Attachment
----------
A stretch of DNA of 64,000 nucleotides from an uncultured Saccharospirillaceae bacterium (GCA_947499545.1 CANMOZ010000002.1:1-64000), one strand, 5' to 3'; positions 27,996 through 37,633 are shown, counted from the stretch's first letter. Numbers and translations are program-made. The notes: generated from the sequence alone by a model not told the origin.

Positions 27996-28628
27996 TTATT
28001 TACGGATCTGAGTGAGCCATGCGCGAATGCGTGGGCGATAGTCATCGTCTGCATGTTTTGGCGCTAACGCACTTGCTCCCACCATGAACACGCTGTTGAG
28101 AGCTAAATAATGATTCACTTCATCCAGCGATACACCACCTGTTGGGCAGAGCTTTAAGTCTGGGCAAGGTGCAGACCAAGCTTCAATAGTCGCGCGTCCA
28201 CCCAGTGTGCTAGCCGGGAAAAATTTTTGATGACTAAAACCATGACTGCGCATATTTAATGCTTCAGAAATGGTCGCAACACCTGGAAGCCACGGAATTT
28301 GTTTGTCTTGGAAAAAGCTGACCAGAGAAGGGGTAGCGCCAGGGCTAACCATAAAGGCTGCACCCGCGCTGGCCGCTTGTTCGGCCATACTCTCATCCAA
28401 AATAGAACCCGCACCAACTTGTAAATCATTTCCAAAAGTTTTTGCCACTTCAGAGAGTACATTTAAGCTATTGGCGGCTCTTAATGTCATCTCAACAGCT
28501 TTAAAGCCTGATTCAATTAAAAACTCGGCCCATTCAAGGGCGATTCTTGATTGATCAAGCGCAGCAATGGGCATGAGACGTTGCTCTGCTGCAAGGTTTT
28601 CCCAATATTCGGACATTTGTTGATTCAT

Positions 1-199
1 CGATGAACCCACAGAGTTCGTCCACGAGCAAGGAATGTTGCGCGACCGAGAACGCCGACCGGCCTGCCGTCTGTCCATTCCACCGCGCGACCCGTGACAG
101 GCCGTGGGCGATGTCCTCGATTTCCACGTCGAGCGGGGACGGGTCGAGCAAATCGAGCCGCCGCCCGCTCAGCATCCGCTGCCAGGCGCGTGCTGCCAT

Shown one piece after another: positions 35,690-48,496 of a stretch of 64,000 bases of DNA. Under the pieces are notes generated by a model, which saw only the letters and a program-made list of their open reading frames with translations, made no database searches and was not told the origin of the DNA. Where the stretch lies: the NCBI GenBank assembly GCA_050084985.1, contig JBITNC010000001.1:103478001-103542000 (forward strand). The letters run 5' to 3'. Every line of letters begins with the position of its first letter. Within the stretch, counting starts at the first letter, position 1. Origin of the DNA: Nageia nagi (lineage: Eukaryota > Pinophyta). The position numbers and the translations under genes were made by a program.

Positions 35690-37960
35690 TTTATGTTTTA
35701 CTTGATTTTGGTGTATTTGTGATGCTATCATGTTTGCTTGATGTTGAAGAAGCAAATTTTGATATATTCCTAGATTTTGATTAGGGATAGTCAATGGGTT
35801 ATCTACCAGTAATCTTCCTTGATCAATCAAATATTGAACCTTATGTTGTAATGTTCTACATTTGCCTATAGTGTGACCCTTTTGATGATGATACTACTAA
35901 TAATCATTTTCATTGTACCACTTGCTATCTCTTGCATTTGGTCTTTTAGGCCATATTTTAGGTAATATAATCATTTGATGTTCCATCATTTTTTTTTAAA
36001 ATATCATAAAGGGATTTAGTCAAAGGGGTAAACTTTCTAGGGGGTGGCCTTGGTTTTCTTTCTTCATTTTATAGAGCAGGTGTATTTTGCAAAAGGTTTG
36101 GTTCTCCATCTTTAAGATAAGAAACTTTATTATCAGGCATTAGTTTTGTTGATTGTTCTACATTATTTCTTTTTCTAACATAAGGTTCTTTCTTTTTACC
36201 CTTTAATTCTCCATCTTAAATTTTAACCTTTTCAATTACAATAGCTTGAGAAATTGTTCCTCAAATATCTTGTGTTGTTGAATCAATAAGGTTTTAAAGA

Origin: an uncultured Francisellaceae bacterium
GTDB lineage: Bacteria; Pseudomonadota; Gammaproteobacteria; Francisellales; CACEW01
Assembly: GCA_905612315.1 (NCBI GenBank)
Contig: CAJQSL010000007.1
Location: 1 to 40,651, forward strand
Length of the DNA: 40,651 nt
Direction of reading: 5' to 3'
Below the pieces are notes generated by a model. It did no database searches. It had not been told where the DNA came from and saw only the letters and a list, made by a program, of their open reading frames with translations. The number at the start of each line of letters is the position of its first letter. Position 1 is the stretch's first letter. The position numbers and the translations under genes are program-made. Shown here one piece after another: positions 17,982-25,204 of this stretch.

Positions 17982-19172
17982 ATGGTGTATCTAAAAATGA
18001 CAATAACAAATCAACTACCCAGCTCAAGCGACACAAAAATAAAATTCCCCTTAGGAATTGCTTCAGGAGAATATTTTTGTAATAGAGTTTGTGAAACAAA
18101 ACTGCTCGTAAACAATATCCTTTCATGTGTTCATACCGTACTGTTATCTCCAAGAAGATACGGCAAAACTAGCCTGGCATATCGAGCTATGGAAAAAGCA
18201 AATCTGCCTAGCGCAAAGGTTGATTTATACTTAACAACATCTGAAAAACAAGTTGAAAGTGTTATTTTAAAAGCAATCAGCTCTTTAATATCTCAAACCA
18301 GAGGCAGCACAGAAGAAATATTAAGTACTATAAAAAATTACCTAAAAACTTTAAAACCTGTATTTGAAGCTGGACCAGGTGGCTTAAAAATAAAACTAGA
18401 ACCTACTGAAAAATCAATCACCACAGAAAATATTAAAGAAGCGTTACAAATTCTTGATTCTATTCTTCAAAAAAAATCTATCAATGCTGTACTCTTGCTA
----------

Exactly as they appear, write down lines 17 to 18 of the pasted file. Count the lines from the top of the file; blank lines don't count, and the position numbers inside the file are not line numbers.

35701 CTTGATTTTGGTGTATTTGTGATGCTATCATGTTTGCTTGATGTTGAAGAAGCAAATTTTGATATATTCCTAGATTTTGATTAGGGATAGTCAATGGGTT
35801 ATCTACCAGTAATCTTCCTTGATCAATCAAATATTGAACCTTATGTTGTAATGTTCTACATTTGCCTATAGTGTGACCCTTTTGATGATGATACTACTAA